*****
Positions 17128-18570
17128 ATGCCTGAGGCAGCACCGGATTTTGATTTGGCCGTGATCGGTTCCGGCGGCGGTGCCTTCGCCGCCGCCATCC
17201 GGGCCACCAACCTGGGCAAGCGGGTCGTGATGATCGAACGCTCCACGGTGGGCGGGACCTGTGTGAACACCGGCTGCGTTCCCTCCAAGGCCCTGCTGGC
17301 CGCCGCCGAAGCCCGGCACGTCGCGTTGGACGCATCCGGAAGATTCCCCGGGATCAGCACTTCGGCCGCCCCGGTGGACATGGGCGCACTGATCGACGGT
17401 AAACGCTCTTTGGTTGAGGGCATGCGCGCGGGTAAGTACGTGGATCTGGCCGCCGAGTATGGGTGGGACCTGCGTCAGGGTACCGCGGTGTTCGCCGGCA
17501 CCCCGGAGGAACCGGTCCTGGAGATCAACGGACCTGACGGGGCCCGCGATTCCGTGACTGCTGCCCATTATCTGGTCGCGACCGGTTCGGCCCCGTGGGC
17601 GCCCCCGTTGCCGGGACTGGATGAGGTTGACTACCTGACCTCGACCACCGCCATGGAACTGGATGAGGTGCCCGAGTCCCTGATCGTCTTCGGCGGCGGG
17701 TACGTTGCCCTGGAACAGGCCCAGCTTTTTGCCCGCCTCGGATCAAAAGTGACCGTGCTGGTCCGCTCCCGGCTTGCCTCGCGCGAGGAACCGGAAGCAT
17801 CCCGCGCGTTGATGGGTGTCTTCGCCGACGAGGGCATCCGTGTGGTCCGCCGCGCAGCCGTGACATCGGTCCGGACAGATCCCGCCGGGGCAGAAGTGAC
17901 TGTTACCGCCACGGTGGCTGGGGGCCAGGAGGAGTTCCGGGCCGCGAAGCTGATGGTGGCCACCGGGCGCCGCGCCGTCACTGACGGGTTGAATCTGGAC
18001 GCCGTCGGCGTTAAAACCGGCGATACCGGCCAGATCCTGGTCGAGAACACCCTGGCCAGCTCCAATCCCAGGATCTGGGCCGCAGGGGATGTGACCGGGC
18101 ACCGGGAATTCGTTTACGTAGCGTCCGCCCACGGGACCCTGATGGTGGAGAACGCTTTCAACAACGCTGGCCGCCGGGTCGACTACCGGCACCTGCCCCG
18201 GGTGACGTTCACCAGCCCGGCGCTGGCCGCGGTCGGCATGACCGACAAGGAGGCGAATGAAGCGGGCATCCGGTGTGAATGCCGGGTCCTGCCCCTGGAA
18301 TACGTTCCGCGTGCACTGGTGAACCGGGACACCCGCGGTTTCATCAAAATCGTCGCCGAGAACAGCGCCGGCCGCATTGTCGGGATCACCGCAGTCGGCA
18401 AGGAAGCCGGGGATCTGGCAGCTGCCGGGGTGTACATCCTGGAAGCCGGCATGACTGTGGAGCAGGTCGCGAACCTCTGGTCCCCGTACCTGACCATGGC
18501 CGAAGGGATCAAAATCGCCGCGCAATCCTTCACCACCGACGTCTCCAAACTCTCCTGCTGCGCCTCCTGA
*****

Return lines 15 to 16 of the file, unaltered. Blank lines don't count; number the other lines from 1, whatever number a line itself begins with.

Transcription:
18401 AGGAAGCCGGGGATCTGGCAGCTGCCGGGGTGTACATCCTGGAAGCCGGCATGACTGTGGAGCAGGTCGCGAACCTCTGGTCCCCGTACCTGACCATGGC
18501 CGAAGGGATCAAAATCGCCGCGCAATCCTTCACCACCGACGTCTCCAAACTCTCCTGCTGCGCCTCCTGA